“The fact that Republicans claim there is no conflict of interest is laughable,” Capel wrote in his email. “Cox has millions in cash and stock from a fracking company, while he tries to convince New Yorkers that he knows what’s best for our state’s energy future.”
Earlier this month, Buffalo Democratic Sen. Tim Kennedy wrote to JCOPE urging a similar ethics review of Cox.
If anything, the letters from Squadron — a downstater — and western New York’s Kennedy represent the start of some serious surrogacy work on behalf of Gov. Andrew Cuomo, a year before he runs for re-election. Perhaps it’s no coincidence the attacks are coming from Senate Democrats after Cuomo has started to publicly break with their rival Independent Democratic Conference.
Updated: David Laska, the state Republican spokesman who is a busy guy today, sent a statement in response.
“Another day, another henchman dispatched by Andrew Cuomo with an ad hominem attack on Ed Cox. Meanwhile, it’s been almost a year since the Cuomo administration said it needed 90 days to complete their study on natural gas. Cuomo’s refusal to meaningfully address natural gas is symptomatic of his refusal to meaningfully address tax reform, Medicaid, mandate relief, education, pension liabilities and corruption. It’s no wonder that Republicans swept all seven County Executive seats last Tuesday, including in Andrew Cuomo’s own Westchester County.”
Updated X2: Bronx Assemblyman Carl Heastie is now taking on Cox, but in a different manner. He’s knocking him for the Malcolm Smith scandal, a day after former Bronx GOP Chairman Jay Savino pleaded guilty in the case.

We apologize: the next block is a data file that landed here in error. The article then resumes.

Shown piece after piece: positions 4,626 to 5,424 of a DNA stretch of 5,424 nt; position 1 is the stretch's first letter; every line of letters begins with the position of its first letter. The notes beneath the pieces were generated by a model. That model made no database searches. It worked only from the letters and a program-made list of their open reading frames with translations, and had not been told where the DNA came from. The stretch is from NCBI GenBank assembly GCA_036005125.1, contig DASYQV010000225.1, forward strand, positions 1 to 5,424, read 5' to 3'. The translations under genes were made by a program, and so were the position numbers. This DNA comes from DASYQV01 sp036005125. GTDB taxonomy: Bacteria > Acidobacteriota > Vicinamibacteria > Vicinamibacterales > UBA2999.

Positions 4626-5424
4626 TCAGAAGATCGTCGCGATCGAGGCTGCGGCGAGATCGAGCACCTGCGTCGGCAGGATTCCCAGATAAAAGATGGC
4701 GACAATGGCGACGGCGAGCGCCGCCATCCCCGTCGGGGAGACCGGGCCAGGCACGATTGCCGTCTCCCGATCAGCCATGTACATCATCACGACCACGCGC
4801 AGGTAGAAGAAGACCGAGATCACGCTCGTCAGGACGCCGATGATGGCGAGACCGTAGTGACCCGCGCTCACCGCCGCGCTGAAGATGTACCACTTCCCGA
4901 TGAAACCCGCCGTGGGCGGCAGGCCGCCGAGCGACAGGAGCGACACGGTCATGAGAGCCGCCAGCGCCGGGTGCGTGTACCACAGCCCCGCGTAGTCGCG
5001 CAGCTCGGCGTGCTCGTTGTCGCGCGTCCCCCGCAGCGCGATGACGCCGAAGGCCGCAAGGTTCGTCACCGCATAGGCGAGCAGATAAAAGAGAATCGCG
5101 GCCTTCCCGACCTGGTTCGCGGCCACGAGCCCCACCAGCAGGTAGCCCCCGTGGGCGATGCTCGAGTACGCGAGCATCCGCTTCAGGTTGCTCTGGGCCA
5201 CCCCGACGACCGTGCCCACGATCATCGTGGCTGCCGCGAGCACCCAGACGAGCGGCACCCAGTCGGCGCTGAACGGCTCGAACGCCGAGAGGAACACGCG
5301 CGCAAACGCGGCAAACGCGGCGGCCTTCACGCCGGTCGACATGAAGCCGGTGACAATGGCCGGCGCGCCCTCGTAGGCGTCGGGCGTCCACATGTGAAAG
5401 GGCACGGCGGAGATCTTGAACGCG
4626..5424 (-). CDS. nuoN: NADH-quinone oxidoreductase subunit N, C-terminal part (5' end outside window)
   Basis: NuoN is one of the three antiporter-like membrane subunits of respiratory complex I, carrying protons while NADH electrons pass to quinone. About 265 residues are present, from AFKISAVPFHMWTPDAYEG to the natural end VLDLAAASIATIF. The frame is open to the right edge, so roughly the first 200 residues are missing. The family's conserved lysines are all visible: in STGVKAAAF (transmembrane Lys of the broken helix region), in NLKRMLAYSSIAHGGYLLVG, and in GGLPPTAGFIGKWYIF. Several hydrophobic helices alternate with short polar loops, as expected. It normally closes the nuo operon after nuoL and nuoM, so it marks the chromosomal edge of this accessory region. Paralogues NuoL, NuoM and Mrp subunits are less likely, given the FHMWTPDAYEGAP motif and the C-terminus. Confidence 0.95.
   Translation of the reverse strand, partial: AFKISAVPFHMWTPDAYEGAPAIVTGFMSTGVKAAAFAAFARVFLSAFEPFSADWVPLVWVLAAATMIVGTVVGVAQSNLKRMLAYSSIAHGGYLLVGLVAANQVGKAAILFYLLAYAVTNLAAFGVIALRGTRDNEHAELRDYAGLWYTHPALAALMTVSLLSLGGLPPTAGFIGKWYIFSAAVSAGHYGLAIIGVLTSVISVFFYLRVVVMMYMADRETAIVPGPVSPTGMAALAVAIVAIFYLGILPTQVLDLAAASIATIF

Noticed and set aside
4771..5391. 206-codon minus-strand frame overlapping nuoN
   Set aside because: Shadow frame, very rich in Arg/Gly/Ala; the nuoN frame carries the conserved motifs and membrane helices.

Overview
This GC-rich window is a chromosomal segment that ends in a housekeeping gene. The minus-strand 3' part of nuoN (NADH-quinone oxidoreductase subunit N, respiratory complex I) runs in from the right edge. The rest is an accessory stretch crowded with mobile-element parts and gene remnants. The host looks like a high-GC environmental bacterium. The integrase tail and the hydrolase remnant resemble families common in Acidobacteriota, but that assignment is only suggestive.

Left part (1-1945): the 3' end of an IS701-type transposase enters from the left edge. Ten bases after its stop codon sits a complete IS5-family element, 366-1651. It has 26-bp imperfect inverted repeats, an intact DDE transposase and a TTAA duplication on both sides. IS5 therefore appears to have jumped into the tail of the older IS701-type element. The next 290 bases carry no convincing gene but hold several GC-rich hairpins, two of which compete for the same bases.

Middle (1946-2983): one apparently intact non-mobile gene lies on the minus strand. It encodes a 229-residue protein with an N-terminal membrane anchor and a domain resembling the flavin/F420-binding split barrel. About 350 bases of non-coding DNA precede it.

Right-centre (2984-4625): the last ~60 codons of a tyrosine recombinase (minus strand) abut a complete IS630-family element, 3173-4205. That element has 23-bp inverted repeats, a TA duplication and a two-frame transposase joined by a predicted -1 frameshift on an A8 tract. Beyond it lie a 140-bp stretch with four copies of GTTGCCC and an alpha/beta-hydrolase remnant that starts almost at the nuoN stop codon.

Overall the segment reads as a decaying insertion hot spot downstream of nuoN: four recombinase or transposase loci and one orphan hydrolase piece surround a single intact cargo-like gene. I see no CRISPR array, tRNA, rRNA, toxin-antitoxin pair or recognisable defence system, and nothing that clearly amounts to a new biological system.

With the former Bronx Republican Leader pleading guilty to bribery with the purpose of allowing State Senator Malcolm Smith to buy his way onto the New York City mayoral ballot, New Yorkers deserve to know what State Republican Party Chairman Ed Cox knew about this corrupt scheme.
As the chair of the state party, Ed Cox was responsible for padding the GOP ticket. It is plausible and necessary to ask whether or not the county Republican chairs worked together with the state party in a crooked ploy to swindle New Yorkers. New Yorkers deserve to know if Ed Cox was elbow-deep and in collusions with the Bronx Republican Leader.
We are entitled to the truth. The action of the Bronx Republican Leader raises alarming questions into the dealings of the State Republican Party. How deeply entrenched is Ed Cox in the Backroom Boy’s Club of corrupt political cronies who attempted to dupe New York City voters?
The full letter can be read below and after the jump.
Nov 6th - 2:19 pm
Here’s an advance copy of the speech state GOP Chairman Ed Cox will deliver tonight before oil and gas industry executives at the IOGA conference in Buffalo. The chairman is using this speech to set the 2014 stage, making the case against Cuomo on a number of fronts, including the fact that he has not greenlighted fracking in the Marcellus Shale.
Cox is pointing to GOP victories yesterday in local races outside New York City – particularly Nassau, Westchester and Erie counties – as proof that the Republican brand is not yet dead in New York and a credible candidate (who has not yet emerged) could perhaps successfully challenge the governor, despite his strong poll number and full-to-bursting campaign coffers, not to mention the power of incumbency and considerable enrollment edge enjoyed by Democrats in this state.
The chairman doles out a lot of red meat in this speech, accusing Cuomo of lacking the “political guts to permit the development of New York’s rich hydrocarbons” and too afraid of the environmentalists (“Luddites” in the eyes of Cox, who sits on the NYLCV Board) to say “yes” to fracking.
Cox hits Cuomo on other fronts, too, slamming the “unwieldy” Moreland Commission, for which the governor opted over appointing a special prosecutor to investigate corruption in the Legislature; and throwing his initial tax commission “under the bus” by creating a duplicate commission that is “all but guaranteed to net him some positive press ahead of his re-election bid.”